Tier 2: Above Average MLB Relievers:

Buck Farmer: Farmer, for the past eight games, seems to be the tiger's reliable 8th inning set-up man in between Joe Jiménez and Gregory Soto. This season Buck has also improved greatly and shown it off originally during spring training, summer camp, and all of his games he has played. This season, he already has one win under his belt and in four games he is yet to give up a run or a hit. Throughout his career, Farmer relied on three pitches: a 91–95 MPH four-seam fastball (tops out at 97 MPH), a mid-80s MPH slider, and a changeup.

Gregory Soto: Gregory Soto paints corners of the strike zone like he was born to do it. His four-seam fastball can reach up to 100mph and has great control. In 3 2/3 innings, he's given up zero runs and struck out seven batters total. Last game against the Royals on July 28th he pitched an eight-pitch inning and struck two people out, and the third out was a groundout. It seems like Soto has improved greatly which is good. It has only been two games, but the good news is that Soto keeps improving his overall pitching ability as he continues to move forward. Working out of rotation will allow him to keep working on all of his stuff and his feel for pitching, with Detroit knowing his live arm could work well out of the bullpen if needed for a quick inning.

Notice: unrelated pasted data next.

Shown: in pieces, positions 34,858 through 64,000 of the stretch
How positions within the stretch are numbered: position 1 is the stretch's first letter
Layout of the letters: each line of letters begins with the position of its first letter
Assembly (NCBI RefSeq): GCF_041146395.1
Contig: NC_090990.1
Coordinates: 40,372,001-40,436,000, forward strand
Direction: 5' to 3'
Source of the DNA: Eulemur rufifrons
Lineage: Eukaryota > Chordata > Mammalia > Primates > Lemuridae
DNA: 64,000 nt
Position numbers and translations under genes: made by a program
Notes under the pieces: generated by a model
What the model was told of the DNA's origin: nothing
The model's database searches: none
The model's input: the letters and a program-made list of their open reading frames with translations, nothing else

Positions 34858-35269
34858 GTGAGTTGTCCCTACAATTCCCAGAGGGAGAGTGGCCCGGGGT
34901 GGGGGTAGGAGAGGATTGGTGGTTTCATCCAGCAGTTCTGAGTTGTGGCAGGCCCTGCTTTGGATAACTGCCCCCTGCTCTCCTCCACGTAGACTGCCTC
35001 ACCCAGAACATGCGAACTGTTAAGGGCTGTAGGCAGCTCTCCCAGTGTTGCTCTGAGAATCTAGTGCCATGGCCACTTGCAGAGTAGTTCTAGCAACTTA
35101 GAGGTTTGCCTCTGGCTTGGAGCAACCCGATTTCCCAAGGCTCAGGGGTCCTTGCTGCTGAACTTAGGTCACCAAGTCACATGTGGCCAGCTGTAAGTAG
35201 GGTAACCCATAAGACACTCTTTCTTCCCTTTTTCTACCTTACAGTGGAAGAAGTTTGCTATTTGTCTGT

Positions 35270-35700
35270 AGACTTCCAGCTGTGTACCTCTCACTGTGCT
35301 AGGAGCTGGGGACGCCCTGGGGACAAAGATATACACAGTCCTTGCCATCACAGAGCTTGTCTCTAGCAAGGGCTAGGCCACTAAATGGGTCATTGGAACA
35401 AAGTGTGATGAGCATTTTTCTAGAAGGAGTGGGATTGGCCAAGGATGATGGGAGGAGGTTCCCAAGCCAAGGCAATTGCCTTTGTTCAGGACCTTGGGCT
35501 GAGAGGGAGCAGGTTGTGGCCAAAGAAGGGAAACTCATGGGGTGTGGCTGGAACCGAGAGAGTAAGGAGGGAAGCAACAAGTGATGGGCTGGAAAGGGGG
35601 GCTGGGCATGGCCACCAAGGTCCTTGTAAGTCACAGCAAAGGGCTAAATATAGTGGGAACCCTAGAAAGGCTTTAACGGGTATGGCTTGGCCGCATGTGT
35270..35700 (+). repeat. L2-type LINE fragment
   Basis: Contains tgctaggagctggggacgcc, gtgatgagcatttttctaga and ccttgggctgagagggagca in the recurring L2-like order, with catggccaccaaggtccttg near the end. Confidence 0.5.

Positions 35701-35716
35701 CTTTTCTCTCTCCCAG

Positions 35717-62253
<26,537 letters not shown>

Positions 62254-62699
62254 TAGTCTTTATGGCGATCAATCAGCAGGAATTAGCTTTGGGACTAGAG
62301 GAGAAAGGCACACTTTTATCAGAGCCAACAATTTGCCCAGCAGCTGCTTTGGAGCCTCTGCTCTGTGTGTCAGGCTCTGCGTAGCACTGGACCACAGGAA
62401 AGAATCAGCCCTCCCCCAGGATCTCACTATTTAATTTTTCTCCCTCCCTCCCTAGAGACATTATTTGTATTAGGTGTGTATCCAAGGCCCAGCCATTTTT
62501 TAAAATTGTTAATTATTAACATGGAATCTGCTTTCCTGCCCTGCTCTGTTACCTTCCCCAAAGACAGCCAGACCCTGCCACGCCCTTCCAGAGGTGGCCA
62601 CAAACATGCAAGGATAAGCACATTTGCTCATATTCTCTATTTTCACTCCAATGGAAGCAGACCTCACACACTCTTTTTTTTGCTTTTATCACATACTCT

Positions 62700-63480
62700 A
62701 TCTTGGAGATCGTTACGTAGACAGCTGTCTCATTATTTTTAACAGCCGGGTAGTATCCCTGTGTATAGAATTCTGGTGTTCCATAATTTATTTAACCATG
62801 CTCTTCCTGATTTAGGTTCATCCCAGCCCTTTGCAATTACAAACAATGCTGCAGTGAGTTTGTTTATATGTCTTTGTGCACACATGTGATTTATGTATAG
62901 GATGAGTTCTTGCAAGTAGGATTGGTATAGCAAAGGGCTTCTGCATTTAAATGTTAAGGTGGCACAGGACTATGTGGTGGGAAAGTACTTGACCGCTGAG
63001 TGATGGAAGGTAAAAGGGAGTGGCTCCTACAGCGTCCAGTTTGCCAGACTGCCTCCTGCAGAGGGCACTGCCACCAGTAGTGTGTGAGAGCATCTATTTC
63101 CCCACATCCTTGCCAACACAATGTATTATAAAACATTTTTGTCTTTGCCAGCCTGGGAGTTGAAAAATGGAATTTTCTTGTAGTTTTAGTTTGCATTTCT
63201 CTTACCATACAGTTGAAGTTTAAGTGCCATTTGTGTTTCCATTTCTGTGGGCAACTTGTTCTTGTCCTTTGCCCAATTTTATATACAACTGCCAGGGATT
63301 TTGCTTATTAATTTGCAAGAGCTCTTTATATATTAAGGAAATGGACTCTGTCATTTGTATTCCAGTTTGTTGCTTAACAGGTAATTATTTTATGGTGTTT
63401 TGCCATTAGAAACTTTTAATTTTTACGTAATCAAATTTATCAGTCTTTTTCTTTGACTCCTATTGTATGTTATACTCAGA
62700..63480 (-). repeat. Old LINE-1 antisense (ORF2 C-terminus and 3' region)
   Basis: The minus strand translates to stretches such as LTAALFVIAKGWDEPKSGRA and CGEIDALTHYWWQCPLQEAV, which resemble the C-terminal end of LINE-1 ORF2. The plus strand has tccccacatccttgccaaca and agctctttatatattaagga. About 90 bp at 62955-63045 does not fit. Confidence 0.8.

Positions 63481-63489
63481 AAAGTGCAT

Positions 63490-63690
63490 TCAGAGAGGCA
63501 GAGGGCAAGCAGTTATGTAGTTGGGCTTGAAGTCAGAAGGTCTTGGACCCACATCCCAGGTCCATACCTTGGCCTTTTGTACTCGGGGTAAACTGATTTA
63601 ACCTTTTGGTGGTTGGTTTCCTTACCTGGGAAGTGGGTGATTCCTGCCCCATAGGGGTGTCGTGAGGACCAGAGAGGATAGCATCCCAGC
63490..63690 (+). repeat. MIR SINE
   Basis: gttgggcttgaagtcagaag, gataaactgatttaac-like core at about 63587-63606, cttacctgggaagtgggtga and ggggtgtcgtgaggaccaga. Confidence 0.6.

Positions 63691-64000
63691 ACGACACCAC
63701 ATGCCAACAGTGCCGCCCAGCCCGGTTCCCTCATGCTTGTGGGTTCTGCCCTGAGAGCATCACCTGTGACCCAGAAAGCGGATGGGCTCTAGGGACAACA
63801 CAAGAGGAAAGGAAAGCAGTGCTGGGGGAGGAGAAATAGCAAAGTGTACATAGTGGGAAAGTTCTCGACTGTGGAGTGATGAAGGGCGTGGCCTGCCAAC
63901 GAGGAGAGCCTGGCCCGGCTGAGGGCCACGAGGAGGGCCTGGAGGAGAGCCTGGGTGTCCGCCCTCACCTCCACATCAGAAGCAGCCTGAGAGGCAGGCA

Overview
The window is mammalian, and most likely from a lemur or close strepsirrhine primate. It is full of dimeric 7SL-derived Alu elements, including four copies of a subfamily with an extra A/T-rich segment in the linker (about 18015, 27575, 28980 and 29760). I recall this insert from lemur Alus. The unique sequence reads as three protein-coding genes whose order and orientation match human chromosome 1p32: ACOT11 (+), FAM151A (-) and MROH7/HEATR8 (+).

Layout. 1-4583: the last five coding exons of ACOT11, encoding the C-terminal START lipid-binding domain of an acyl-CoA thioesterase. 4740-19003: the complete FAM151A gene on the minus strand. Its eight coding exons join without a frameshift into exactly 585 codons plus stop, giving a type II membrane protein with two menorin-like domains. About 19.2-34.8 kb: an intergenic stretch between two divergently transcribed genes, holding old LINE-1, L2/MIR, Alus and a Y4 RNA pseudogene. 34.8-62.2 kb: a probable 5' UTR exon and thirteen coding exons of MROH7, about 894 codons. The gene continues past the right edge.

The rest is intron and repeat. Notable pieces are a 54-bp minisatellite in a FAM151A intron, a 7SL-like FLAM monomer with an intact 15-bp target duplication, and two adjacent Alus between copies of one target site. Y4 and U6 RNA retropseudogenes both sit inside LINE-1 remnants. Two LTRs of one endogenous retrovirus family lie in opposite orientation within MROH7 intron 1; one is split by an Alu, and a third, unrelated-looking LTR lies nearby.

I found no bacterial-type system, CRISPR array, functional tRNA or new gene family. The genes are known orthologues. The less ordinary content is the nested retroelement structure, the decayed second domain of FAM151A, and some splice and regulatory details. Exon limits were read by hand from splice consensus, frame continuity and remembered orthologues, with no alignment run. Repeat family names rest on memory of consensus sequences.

Tier 1: Quality Bullpen

Joe Jiménez: Joe Jiménez this season has finally been named to be the teams closer, which has definitely been a confidence booster for him. In six games this season, he's already gotten four saves, and last night (6/29) in a narrow 4-5 game Joe threw a 1-2-3 inning to get us out of the game. His four-seam fastball is a real worm killer that generates an extreme number of groundballs compared to other pitchers' four-seamers, is basically never swung at and missed compared to other pitchers' four-seamers, has some natural sinking action, with an average velocity too. His four-seamer has some arm side run as well, meaning it will typically find its way to the right side of the strike zone since he's a right-handed pitcher.

Leave a comment down below if you agree. Thanks for reading!